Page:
Cover image for Lovely me : the life of Jacqueline Susann
Lovely me : the life of Jacqueline Susann
Seaman, Barbara.
Personal Author:
Publication Information:
New York : Morrow, 1987.
Physical Description:
480 pages ; 25 cm
Personal Subject:
Format :


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PS3569.U75 Z87 1987 Adult Non-Fiction Central Closed Stacks
PS3569.U75 Z87 1987 Adult Non-Fiction Biography

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Barbara Seaman's pioneering biography of the author of Valley of the Dolls, The Love Machine, and other mega-sellers examines the life of a woman who exhibited amazing strength in every aspect of her life-from getting her writing published and promoted to fighting her ultimate adversary, breast cancer.

Author Notes

Barbara Seaman, a cofounder of the National Women's Health Network, was cited by the Library of Congress as the author who raised sexism in health care as a worldwide issue. Her books include "The Doctor's Case Against the Pill", "Free & Female", "Women & the Crisis in Sex Hormones" & "Lovely Me: The Life of Jacqueline Susann". She has three children & three grandchildren & lives in New York City.

p (Bowker Author Biography)

Reviews 1

Library Journal Review

This unauthorized biography of the best-selling novelist ( Valley of the Dolls, etc.) will appeal only to readers of Susann or of celebrity biographies. A would-be actress since the late 1930s, Susann finally attained long-desired fame and celebrity with Valley in 1966 (after her first cancer). Neither interviews nor chapter quotations are satisfyingly cited, which makes it difficult to separate fact and rumor. The book does explore Susann's drive for success until her death at 56 and provides an in-depth look at the grim business of American publishing and promoting, at which Susann was truly brilliant. Ultimately an ungratifying look at a sad writer who knew her subject matter only too well. Scheduled to be an ABC-TV mini-series. Rebecca Sturm, Northern Kentucky Univ. Lib., Highland Heights (c) Copyright 2010. Library Journals LLC, a wholly owned subsidiary of Media Source, Inc. No redistribution permitted.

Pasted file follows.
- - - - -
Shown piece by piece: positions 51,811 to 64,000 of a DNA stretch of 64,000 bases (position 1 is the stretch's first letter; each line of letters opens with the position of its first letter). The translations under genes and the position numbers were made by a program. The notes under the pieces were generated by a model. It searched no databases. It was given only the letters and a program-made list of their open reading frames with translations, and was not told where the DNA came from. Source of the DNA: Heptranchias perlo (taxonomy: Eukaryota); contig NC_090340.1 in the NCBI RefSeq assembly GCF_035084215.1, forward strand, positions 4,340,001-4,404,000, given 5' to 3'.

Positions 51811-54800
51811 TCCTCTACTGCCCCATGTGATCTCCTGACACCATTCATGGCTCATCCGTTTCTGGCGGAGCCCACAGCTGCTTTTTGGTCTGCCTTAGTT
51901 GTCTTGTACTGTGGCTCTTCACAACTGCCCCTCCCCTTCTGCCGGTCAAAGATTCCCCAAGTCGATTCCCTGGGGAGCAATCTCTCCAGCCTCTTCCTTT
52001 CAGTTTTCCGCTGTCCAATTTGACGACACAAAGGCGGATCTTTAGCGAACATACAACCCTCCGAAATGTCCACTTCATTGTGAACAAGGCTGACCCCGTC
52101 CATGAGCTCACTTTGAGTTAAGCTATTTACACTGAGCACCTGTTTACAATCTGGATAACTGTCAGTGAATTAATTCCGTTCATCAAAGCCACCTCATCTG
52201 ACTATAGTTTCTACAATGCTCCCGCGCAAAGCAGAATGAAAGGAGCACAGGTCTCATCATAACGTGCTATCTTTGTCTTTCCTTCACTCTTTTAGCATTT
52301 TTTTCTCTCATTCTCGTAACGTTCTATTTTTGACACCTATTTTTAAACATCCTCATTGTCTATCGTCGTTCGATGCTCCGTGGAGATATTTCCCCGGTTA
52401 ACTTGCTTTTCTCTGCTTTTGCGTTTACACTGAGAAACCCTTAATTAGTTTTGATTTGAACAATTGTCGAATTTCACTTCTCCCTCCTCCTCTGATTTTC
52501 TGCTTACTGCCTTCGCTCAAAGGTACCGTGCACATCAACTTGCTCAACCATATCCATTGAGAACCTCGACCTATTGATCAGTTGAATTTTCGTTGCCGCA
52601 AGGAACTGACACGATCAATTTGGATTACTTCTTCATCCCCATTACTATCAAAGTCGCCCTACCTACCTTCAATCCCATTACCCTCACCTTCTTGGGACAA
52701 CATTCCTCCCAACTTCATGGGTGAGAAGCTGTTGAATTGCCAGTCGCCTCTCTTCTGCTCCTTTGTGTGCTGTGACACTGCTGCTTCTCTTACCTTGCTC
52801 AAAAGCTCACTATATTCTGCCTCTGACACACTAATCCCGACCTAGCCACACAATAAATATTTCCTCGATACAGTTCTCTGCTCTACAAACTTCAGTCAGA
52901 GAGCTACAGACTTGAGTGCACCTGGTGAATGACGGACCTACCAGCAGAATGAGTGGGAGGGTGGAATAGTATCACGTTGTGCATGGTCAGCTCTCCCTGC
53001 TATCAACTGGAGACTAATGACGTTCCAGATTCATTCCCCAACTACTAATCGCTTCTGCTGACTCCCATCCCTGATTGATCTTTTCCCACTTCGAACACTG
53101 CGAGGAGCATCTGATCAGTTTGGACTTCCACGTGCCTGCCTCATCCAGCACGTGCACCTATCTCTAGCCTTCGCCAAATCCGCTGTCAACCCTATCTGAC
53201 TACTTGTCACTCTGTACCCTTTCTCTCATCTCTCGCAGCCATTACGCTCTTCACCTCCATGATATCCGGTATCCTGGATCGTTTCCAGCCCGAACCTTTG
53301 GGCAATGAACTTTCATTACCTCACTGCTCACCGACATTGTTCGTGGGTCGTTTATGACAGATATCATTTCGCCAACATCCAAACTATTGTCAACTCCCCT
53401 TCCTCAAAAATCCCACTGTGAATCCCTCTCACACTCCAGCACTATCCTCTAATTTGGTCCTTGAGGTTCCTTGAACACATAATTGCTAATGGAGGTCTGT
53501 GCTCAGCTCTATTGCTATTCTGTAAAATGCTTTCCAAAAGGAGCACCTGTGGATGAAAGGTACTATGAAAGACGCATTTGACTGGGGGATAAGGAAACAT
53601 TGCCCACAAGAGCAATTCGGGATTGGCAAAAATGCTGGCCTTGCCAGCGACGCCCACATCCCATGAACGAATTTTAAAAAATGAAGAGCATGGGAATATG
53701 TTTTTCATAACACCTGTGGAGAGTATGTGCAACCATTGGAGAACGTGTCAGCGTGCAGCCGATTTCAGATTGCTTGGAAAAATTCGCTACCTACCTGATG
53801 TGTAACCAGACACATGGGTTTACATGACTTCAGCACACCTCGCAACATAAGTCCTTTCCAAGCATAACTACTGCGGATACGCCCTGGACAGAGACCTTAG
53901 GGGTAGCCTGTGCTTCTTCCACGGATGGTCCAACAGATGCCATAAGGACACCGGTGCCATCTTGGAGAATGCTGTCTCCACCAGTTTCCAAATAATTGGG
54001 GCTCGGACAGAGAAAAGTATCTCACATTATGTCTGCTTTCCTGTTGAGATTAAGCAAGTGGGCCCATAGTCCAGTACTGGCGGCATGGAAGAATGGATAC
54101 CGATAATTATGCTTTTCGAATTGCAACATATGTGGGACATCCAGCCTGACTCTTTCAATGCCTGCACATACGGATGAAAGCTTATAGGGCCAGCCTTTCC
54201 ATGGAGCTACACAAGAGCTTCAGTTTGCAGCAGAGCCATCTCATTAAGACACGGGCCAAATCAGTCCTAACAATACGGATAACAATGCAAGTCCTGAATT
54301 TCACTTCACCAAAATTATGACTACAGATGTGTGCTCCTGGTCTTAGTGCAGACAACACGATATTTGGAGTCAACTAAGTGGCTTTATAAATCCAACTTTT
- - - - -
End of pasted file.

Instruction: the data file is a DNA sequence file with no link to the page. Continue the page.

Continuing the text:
Chapter One Night Thoughts One other dream beside Irving ... --Jacqueline Susann     Christmas Eve, 1962.     Of course she wouldn't sleep tonight. When things were going well she had a problem with insomnia, let alone when they were falling apart. Tonight her "dolls," her sleeping pills, had failed her, and so had the potent Nembutal suppositories she kept in her refrigerator for emergencies. Chasing sleep was a waste of time, and oh, how she hated to waste time! She had wasted months when they put her son, Guy, away; for months she hardly came out of her bedroom. Now she knew better. "Time," she reminded herself, "is life." She prowled the small apartment, searching for something to do. She watched the snowflakes drift down onto her beloved Central Park--perhaps for the last time? "No," she promised herself, "it will not be the last time." If she did have cancer, she would lick it.     She wandered into the den and took a novel from her bookshelf, but it couldn't hold her. Drugged up as she was, she was still too tense to concentrate. She played solitaire. It was three-thirty in the morning when her eye fell on a small black looseleaf binder, the journal in which she'd so conscientiously entered a 227-page record of her recent trip to Israel and the Far East. She had dutifully escorted her mother, Rose, enduring for five full weeks a bunch of annoying old ladies. Her mother loved to travel, but wouldn't go without her, besides, since her heart attack and with her cataracts, Rose really could not go alone. The journal was to be a present for her mother, a memento of the trip, all typed up, cleaned up, grammar and spelling corrected, and with their many snapshots pasted in. The snapshots were revealing. In them Rose was always groomed and in a hat, even the day she took a ride on a camel's back, but Jackie looked exhausted.     When Jackie returned home, she'd added--in the original black looseleaf binder, and just for her own edification, certainly not for Rose's eyes--a summary of her thoughts on the art of aging gracefully. She entitled the page "Fight Against Old Age--What Not to Do in 1987!" 1. Be sure to stand tall. 2. Don't wear orthopedic shoes. 3. Don't talk too much. 4. Don't nag. 5. If you can't walk fast, DON'T--but don't hold others up. 6. Don't become helpless, and let others wait on you--open cab doors, pack, get into your coat. 7. Try to remember--someone young doesn't owe you anything--unless you've more than earned it. 8. Don't reminisce. 9. Listen.     Her own old age was not imminent. She was only forty-four. Still, she was all too aware that she was beyond the height of her beauty, and maybe beyond the best of her dreams as well. She was on the downhill slope. So be it, then. She'd face it. She'd age with dignity and flair--if of course, she got the chance to age at all.     She had been an angel on that trip, and look how God rewarded her. More lumps, specifically a lump in the breast. She'd had them before, but in the past they'd been nothing, and her gynecologist, Arthur Davids, had merely aspirated them, in a procedure she'd come to hate. She had discovered this latest lump in Japan, and though she'd returned home in November, she hadn't seen Dr. Davids until December 14. She had stalled, hoping it would go away when her period came, but it hadn't.     She liked Dr. Davids. So did Joyce, and some of her other women friends who went to him. She also knew him socially, mostly from parties at Billy Rose's mansion on East Ninety-third Street. The doctor was a jovial man, an excellent tennis player, a reader of good books. His office, off Fifth Avenue, was practical, not posh. The green and orange rug was industrial quality. A bulb was usually missing from the chandelier. The curtains were graying, and the beige linoleum in the foyer curled upward at the corners. It was an office to which mothers could bring their toddlers and where Jackie could--and often did--bring her poodle, Josephine.     On December 14 Davids had decided not to make Jackie wait. He had ushered her into his examining room and then left while she removed her old dog-walking slacks and her beige silk blouse. Jackie always dressed casually when she had a doctors appointment--a habit she'd picked up from her mother, who thought that the doctors would charge less.     Stripped, she hopped up on the examining table while Josephine looked on. Davids returned, an avuncular, dapper, somewhat reassuring presence. "You know the procedure," he reminded her, brandishing a needle that was two inches long and tipped with yellow plastic. "If it's just a cyst, we're hoping it's going to collapse. This one could be a solid tumor, but don't panic, in most cases it would be benign."      She didn't want to watch. She scooped up Josephine, hugged her against her other breast, and shut her eyes. She made a deal with God that if the cyst collapsed she would never be unfaithful to Irving again. Never again.     The cyst did not collapse. "Okay," Arthur Davids told her, "now we have to take a biopsy, and let's not put it off."     Davids got Gerson Lesnick, a breast surgeon, on the telephone. Lesnick then tried to book the hospital room. Jackie almost laughed when she heard about it later. A hospital booking, it appeared, was as hard to get when you really needed it as a booking in the theater. Lesnick had tried for Mt. Sinai, but couldn't get her in. The best he could manage was Doctors Hospital, and the earliest available date was Christmas, nearly two weeks away.     Christmas was an awful time to schedule an operation, she knew. The staff, such as it was, would resent working, and half of them might be drank. She remembered visiting her father in the hospital over Christmas, and it had been grim. She, her mother, and June, one of her father's mistresses, had stayed with him all day because you simply couldn't get a nurse. Other mistresses had popped in and out, but not a soul from the hospital.     Reluctantly Jackie had agreed to Christmas for her biopsy, but she was irritated--more than irritated, she was mad, furious, frustrated--and almost frightened to death. After she left Davids, she stormed into St. Patrick's Cathedral and marched directly to the statue of Saint Andrew, her appointed patron saint. "Do one thing for me before I die," she told him grimly. "Make me important enough to get a bed in a fucking hospital!"     But now, prowling her apartment, she knew that Christmas morning would soon dawn, the morning of her biopsy, and--reading between the lines of what the doctors had told her--quite possibly the morning of her mastectomy, too. Of course she couldn't sleep, and she really didn't want to. What if this was the last Christmas she'd see? Yes, she could fight cancer, but could she win? Dear God, she couldn't die yet. She was too young to die, and there was too much left to do--for herself, for others. Guy needed her. What if he ended up in Willowbrook or Creedmoor or some awful public funny farm? She had to protect her son. And Irving needed her, maybe now more than ever. She had to protect him, too, and to hold intact, for both their sakes, his image of her. He needed to adore her; she needed to be adored.     She prowled the apartment, but quietly, careful not to wake him. It would have been nice to turn to him for comfort, to share her fear with him--but not at the expense of smashing the icon he had made of her. He thought she was so strong. "My queen," he called her. If he knew the truth, "My Lady of the Sorrows" would be closer to the mark.     She would share with her diary instead. Writing in it was an old habit, and it always helped her collect herself, lift herself from despair. Her first diary had been a gift from her grandmother on Jackie's seventh birthday. It had been a lovely thing--real leather with a lock and key, and her initials stamped on the cover in gold to match the edges of the pages. "Sometimes you might feel sorry for yourself," Grandma had said, "and when you do, put it here, put it in your diary, and don't breathe a word." For all these years she had kept a diary. And she had kept her sorrows to herself.     But the diary she was using now was tucked away in a wig box in her bedroom, and she might wake Irving if she retrieved it. Her eye fell on the black notebook that chronicled her trip with Rose. There were still some blank pages in the back. She picked it up and settled herself with it in a chair, tucking her long legs beneath her, her thoughts still with her grandmother. Grandma Ida had expected great things of her. And now, a decade after the old woman's death, what of note had happened to her granddaughter? Nothing, except possibly breast cancer--that and a job doing idiotic television commercials that had made her something of a laughingstock. Jackie had dreamed of a career in the theater, but that was over. No one would give her a real acting job now.     Her current hopes for fame and fortune--slim hopes, to be sure--were pinned on a book about Josephine, a cute book based on the poodle stories that larded her letters to her friends and turned up often in her diary. She'd gotten an agent to take it, but not a publisher. It had been at Doubleday now for months.     On December 25, 1962, at 3:30 A.M., she opened her notebook and began to write: This is a bad Christmas. Irving has no job. I haven't heard from Doubleday. I am going to the hospital. But it is not the worst Christmas in the world. I am going to the hospital accompanied by a man who loves me. And I love him. I am not alone. The only thing I have to do alone is die--or fight cancer if I have it. No one can help me with that. I don't think I have it. I have too much to accomplish. I can't die without leaving something --something big. Irving has already made his mark. He'll make it again. But I have to leave something . I haven't left a child that can carry on. But I've got a brain and talent. I'm Jackie--I have a dream. I wanted to love more than my life. But that was not for me. A woman is dull if she lives for love. End of dream. I wanted to be the biggest star in the world. I skirted on the fringes. End of dream. I wanted a girl child. End of dream. I wanted a wonderful husband. I got him. I think I can write. Let me live to make it! One other dream besides Irving must come true! Copyright © 1996 Barbara Rosner Seaman. All rights reserved.